The path to freedom from weight obsession and food cravings.
9 Truths of Normal Eating

9 Truths of Normal Eating

I went into a Barnes & Noble recently and asked for their section on emotional eating. They didn’t have one! Books on emotional eating are scattered across at least three sections: Nutrition, Diet, Eating Disorders, and Self Improvement. What a vivid reflection of how eating and weight problems are misunderstood.

Emotional eating is the single most common reason that people are overweight. It doesn’t make sense to put books on emotional eating in the eating disorders section because not all emotional eaters have full-fledged eating disorders. Nor do the Nutrition or Diet sections make sense because emotional eating cannot be solved by improved nutrition or weight loss diets. That’s because what you put in your mouth is not the problem, it’s just a symptom of the problem. The Self Improvement section at least fits, but books on emotional eating get lost among other types of self-improvement books.

If you don’t understand what causes eating and weight problems, you can’t fix them. I’ve been thinking about how to convey the essential problem and solution in a clear and concise way. My book Normal Eating for Normal Weight describes it in detail, but sometimes details can obscure essential truths. So here are the key truths about this difficult problem and how to solve it.

9 Truths of Normal Eating

  1. Diets don’t work. Normal eaters don’t need them, and compulsive eaters can’t follow them.
  2. To lose weight permanently, you must become a normal eater. No one can stay vigilant forever.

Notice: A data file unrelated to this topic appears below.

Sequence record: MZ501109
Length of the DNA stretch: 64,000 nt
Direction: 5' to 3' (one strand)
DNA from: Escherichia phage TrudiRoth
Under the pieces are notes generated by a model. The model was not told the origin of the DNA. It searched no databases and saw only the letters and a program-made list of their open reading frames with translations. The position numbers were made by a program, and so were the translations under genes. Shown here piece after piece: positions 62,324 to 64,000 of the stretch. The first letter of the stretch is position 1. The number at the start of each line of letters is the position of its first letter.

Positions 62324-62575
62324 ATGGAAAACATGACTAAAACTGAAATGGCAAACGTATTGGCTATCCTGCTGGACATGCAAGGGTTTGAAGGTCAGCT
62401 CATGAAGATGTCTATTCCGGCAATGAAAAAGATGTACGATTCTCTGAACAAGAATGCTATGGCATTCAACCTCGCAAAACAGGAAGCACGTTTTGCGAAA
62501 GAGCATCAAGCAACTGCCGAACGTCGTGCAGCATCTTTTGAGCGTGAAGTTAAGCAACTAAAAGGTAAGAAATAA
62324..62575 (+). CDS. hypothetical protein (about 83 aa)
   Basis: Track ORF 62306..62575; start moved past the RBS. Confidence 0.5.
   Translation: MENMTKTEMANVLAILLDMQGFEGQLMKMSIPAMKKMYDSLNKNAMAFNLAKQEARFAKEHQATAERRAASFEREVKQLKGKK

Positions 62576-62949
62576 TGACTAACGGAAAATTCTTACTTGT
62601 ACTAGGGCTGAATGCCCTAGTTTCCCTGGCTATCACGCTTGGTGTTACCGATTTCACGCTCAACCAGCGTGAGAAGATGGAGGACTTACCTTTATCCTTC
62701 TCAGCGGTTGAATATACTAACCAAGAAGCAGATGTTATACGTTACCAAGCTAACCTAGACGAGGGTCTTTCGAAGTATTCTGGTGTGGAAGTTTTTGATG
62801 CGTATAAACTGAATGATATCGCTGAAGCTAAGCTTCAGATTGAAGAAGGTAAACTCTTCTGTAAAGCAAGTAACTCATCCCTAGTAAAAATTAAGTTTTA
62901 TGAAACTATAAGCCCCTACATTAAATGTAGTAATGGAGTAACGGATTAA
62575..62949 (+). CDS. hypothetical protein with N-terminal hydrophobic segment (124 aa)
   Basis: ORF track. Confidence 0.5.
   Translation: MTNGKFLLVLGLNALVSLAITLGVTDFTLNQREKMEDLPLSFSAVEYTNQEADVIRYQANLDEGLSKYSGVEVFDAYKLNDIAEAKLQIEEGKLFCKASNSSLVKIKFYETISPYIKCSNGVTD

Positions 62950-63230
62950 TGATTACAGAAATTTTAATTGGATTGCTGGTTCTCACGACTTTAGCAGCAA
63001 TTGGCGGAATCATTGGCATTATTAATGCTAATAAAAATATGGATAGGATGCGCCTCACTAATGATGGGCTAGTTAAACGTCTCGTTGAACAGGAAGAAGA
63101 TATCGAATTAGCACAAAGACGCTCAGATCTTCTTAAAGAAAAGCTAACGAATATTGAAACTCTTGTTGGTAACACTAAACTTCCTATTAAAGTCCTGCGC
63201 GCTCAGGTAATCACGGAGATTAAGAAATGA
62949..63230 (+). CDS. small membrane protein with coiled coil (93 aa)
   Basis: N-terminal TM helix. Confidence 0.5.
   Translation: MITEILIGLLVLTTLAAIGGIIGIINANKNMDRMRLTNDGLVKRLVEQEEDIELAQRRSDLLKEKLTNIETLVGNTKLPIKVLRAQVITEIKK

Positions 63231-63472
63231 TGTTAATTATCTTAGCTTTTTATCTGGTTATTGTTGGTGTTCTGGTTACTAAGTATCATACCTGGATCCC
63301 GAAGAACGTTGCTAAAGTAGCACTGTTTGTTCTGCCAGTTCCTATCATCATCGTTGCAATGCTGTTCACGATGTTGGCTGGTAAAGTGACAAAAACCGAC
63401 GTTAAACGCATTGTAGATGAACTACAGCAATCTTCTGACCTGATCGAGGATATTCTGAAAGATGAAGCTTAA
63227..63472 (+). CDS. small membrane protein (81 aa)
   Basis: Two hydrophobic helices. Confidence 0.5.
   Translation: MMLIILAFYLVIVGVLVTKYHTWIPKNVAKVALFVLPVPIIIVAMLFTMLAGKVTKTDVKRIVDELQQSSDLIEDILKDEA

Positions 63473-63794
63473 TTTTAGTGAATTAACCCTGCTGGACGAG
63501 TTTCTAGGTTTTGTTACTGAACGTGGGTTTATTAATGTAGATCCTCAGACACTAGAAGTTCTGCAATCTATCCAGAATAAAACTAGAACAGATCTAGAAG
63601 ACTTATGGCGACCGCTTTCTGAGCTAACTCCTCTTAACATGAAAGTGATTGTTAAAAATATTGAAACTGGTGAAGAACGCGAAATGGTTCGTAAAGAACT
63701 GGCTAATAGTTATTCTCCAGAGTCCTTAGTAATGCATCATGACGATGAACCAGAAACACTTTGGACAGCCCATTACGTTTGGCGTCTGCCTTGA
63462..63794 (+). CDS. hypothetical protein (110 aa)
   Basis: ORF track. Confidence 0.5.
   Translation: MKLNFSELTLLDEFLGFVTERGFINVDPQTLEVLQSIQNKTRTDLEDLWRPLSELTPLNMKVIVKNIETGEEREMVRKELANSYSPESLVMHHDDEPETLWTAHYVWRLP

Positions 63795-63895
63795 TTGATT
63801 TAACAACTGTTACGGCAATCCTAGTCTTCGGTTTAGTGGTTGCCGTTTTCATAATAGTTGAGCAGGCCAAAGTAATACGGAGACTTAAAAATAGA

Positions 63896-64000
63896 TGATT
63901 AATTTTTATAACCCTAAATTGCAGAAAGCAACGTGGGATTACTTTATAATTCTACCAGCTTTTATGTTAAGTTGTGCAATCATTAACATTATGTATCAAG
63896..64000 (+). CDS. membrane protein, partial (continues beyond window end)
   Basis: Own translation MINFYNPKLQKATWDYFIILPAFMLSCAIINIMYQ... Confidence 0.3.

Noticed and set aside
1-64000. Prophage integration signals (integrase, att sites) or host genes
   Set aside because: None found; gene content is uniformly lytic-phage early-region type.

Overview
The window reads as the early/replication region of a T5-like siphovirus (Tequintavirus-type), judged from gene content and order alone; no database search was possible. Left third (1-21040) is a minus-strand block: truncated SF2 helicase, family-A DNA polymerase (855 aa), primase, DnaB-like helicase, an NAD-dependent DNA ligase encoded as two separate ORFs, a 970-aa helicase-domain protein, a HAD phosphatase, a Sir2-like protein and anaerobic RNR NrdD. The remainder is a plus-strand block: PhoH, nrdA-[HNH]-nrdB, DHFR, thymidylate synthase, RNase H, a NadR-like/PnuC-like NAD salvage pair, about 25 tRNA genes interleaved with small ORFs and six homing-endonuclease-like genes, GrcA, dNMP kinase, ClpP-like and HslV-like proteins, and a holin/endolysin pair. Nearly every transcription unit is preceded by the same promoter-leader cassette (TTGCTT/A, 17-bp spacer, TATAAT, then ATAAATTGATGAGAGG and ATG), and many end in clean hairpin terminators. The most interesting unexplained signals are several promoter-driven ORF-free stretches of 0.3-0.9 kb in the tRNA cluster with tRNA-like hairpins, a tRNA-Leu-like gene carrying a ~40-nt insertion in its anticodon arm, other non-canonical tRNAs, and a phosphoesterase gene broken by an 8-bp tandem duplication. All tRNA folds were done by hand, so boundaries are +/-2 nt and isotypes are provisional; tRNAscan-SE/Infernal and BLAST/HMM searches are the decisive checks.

3. Food and weight obsession are unrelated to food or weight, and don’t go away with weight loss.
  4. Desperation to lose weight actually prevents weight loss, in addition to making you miserable.
  5. Many overweight people are ambivalent about losing weight, although they don’t know it.
  6. Actionable insights about why you eat are accessible only when you’re experiencing a craving.
  7. Pausing before acting on a craving is extremely uncomfortable, but it’s the path to true freedom.
  8. Every pause is a victory — even a short pause — because pausing eventually leads to stopping.
  9. Anyone can learn to be a normal eater, including you!

The first truth is crucial because if you don’t believe it, you can’t become a normal eater. From the chapter on Stage 1:

If, in the back of your mind, you are thinking that if Normal Eating doesn’t work you will go back to dieting, then the deprivation mindset will never go away. You will never truly believe that your free access to food is permanent, so you’ll tend to eat more than usual to "get while the getting is good". Normal Eating requires a change in thinking that can’t be faked.

The reason people have trouble committing to Normal Eating is lack of trust in themselves. Also from the chapter on Stage 1:

Learning to trust yourself is a core element of Normal Eating, and I’m not just talking about eating choices. We are integrated beings. Either we trust ourselves, or we don’t. If you distrust yourself in one area, you will tend to distrust yourself in all areas — food, relationships, money, or whatever.

As you learn to trust yourself with food, you will trust yourself more in other areas as well. In the end you will achieve much more than a normal weight; your whole life will improve.

Something to Try…

Do you trust yourself around food? Do you feel you’re capable of learning to make good eating choices? It’s hard to trust yourself when you’ve let yourself down repeatedly, perhaps for years.

So start small. Make a promise to yourself that you know you can keep, and then keep it. For example, promise yourself that you won’t eat anything between 10 and 11 one morning this week. That may seem like no big deal, but it is a big deal when you make a promise to yourself and keep it. It builds trust in yourself.

Thoughts? Comments? I’d love to hear them. Normal Eating Support Group members also can participate in the private forum discussion about this article.

This article was also published in the May 2009 newsletter.

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